Otolaryngology ( ENT )

Headed By: Dr. Mohit Jindal - M.B.B.S., M.S.

Otolaryngology, surgical specialty concerned with diseases of the head and neck. Historically, specialists in otolaryngology treated only conditions of the ear, nose, and throat (ENT) and were called ENT doctors. Today specialists in the field—referred to as otolaryngologists or head and neck surgeons—study, diagnose, and treat all of the organs of the human head and neck except the eyes and brain.
Although trained and classified as specialists in surgery, otolaryngologists also provide nonsurgical treatment for medical conditions of the head and neck. They help patients with common conditions such as sinus infections, middle ear infections, minor hearing loss, allergy problems, chronic nosebleeds, and tonsillitis. Otolaryngologists are also trained to perform surgical procedures to treat more complex disorders, including Ménière's disease, a disorder of the inner ear that causes vertigo and hearing loss; otosclerosis, a condition of the middle ear; and other disorders that cause severe hearing damage or deafness. Otolaryngologists may also study, diagnose, and treat cancer of the larynx and sinuses and conditions that obstruct a patient's airway. Some otolaryngologists specialize in plastic surgery of the nose and other facial structures, which may be performed for cosmetic or reconstruction purposes.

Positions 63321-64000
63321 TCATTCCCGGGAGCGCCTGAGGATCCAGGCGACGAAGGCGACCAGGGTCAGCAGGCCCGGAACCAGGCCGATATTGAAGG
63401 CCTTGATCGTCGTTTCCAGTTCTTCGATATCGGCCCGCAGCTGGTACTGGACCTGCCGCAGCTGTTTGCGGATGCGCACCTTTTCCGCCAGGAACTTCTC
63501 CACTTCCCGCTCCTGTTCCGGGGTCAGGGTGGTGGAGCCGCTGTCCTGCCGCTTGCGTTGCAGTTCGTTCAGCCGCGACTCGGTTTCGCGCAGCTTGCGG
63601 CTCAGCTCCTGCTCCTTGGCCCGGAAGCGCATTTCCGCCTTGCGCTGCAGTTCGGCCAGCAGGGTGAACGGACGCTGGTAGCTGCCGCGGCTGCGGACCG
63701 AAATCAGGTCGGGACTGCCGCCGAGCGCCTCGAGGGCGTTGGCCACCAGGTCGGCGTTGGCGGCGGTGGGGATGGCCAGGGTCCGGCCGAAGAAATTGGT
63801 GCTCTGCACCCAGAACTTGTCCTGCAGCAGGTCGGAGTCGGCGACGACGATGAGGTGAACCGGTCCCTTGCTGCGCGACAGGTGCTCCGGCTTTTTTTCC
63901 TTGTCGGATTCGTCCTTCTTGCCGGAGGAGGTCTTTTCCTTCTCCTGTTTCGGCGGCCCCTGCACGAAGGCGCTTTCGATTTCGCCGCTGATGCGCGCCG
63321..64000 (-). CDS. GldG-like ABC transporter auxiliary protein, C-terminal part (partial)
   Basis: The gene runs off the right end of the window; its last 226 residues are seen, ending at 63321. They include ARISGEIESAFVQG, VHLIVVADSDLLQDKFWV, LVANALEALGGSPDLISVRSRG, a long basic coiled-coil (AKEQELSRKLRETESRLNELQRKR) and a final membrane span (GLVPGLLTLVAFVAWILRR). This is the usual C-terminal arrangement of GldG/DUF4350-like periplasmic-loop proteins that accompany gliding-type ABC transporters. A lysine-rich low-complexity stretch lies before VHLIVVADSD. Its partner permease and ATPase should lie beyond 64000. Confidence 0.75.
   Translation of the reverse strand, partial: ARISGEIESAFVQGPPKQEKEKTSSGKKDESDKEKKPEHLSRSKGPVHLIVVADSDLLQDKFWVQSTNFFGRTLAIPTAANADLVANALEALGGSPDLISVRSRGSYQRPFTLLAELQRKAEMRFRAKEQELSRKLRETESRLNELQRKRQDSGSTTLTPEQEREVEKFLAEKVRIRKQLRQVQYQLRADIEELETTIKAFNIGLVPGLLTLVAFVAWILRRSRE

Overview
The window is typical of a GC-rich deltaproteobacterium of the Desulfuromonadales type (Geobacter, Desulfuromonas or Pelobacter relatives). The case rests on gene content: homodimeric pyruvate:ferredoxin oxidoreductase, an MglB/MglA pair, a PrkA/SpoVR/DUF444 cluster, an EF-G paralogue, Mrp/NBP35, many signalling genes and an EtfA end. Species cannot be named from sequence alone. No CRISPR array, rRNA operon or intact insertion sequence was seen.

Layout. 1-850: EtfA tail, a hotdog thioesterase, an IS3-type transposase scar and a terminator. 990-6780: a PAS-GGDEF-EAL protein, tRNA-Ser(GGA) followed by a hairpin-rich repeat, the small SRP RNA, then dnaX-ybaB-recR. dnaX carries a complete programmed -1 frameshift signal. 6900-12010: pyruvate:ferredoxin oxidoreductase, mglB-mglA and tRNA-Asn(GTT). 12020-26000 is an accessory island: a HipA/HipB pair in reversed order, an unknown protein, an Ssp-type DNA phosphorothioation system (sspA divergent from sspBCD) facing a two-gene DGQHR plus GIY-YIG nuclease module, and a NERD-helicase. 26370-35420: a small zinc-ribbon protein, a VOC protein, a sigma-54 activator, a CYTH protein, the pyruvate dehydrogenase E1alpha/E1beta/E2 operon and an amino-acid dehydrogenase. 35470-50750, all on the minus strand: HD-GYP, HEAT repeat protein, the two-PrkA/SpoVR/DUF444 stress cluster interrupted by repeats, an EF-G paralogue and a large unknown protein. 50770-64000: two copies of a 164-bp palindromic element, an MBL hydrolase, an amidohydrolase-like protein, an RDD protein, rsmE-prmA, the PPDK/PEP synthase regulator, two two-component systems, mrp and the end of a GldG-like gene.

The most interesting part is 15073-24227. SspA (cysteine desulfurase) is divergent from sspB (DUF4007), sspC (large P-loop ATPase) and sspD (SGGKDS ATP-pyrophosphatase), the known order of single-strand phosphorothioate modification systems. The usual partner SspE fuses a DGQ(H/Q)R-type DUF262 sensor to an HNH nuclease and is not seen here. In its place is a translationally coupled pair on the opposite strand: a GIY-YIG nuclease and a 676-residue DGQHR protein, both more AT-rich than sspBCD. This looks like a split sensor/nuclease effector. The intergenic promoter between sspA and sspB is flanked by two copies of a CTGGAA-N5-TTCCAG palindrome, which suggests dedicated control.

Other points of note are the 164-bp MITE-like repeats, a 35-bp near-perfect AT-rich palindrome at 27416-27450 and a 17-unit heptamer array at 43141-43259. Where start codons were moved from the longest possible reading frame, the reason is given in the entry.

Otolaryngologists use a variety of tools to examine, diagnose, and treat disorders of the head and neck. In a procedure called endoscopy, otolaryngologists use a narrow probe called an endoscope to examine and photograph inner structures of the head and neck. Endoscopy has revolutionized the diagnosis and treatment of throat cancer and diseases of the nasal passages. Other tools enable otolaryngologists to measure aspects of a patient's hearing. The audiometer, for example, measures sensitivity to sounds of high and low frequencies. Otolaryngologists may give patients with hearing problems hearing aids, sound-amplifying devices worn in or behind the ear.
The field of otolaryngology is increasingly specialized. All otolaryngologists receive training in seven recognized subspecialties: allergy, bronchoesophagology (treatment of the throat), facial plastic and reconstructive surgery, head and neck surgery, laryngology (disorders of the larynx), otology (diseases of the ears), and rhinology (conditions of the nose). After they complete general training requirements, otolaryngologists may choose to focus on a particular subspecialty. In recent years, doctors have been able to pursue in-hospital training programs, called residencies, in two new subspecialties: pediatric otolaryngology, the treatment of children with disorders of the head, neck, and throat; and neurotology, the study of the inner ear and related nerves and blood vessels.